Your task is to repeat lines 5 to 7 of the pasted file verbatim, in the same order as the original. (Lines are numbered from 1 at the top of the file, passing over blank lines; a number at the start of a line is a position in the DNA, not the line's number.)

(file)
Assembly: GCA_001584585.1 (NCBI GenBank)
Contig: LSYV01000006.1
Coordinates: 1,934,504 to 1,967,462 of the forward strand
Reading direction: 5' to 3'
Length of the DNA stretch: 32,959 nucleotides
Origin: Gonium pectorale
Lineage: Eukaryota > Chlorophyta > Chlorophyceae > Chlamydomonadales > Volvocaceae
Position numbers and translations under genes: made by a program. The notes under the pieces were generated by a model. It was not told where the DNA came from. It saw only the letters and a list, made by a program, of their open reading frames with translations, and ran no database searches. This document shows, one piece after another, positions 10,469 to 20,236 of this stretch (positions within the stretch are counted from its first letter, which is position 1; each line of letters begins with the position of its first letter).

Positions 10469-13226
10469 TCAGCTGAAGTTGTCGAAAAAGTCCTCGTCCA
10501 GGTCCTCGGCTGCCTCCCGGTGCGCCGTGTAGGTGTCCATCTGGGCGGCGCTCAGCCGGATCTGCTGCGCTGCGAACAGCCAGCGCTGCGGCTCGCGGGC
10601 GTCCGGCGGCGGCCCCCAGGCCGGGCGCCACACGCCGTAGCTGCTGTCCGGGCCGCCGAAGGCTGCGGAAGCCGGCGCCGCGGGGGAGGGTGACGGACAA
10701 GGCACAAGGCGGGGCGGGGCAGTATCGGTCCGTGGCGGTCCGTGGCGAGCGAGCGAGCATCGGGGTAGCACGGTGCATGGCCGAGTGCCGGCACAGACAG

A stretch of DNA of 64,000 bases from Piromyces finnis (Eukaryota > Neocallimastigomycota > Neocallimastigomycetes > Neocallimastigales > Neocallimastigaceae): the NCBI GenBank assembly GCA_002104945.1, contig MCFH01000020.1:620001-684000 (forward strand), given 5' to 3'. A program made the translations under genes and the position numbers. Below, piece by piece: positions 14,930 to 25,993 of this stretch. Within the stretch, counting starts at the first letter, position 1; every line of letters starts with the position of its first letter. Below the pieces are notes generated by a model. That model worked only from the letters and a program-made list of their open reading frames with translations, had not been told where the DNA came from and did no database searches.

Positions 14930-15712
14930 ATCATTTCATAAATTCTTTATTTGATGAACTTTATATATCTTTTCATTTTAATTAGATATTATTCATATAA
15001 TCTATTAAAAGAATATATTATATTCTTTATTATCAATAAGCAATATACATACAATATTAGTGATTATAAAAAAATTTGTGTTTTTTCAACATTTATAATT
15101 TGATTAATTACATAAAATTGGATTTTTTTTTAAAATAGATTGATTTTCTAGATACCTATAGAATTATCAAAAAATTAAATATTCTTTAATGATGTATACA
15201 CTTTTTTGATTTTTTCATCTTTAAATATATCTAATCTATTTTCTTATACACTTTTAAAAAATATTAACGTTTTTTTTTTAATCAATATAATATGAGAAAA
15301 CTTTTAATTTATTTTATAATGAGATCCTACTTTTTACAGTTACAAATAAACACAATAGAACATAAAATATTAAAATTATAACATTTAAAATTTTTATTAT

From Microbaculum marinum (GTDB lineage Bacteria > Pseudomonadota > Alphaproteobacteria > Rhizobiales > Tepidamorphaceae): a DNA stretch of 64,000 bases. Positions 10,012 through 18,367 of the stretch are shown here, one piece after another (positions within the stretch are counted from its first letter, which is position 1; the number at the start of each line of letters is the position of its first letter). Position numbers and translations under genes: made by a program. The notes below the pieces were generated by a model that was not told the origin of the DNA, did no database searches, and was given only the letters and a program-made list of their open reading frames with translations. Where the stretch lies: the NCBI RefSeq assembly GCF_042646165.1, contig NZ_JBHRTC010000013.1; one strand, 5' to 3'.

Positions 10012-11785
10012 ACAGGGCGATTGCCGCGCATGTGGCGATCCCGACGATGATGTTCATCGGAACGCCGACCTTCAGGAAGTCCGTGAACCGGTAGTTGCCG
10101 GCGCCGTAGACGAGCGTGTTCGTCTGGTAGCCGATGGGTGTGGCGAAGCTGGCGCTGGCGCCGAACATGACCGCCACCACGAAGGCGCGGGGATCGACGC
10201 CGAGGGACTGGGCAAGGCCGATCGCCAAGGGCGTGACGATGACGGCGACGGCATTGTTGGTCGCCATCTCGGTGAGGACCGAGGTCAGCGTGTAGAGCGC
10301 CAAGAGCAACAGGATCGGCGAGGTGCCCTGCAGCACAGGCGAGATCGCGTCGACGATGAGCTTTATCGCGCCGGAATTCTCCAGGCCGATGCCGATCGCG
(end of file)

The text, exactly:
Length of the DNA stretch: 32,959 nucleotides
Origin: Gonium pectorale
Lineage: Eukaryota > Chlorophyta > Chlorophyceae > Chlamydomonadales > Volvocaceae